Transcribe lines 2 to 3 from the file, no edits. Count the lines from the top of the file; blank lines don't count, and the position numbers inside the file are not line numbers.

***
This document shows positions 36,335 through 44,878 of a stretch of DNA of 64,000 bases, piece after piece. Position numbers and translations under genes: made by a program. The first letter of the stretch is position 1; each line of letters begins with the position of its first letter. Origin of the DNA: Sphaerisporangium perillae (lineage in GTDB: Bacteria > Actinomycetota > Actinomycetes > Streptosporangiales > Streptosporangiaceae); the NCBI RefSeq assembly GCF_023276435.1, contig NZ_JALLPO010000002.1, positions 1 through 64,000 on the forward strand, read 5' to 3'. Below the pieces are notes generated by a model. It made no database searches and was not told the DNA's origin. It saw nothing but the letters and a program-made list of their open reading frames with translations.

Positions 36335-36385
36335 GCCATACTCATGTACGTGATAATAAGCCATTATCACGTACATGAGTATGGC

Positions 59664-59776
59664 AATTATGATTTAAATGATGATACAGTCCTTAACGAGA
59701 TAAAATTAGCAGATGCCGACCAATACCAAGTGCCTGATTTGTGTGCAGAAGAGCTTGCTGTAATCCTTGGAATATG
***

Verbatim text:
Positions 36335-36385
36335 GCCATACTCATGTACGTGATAATAAGCCATTATCACGTACATGAGTATGGC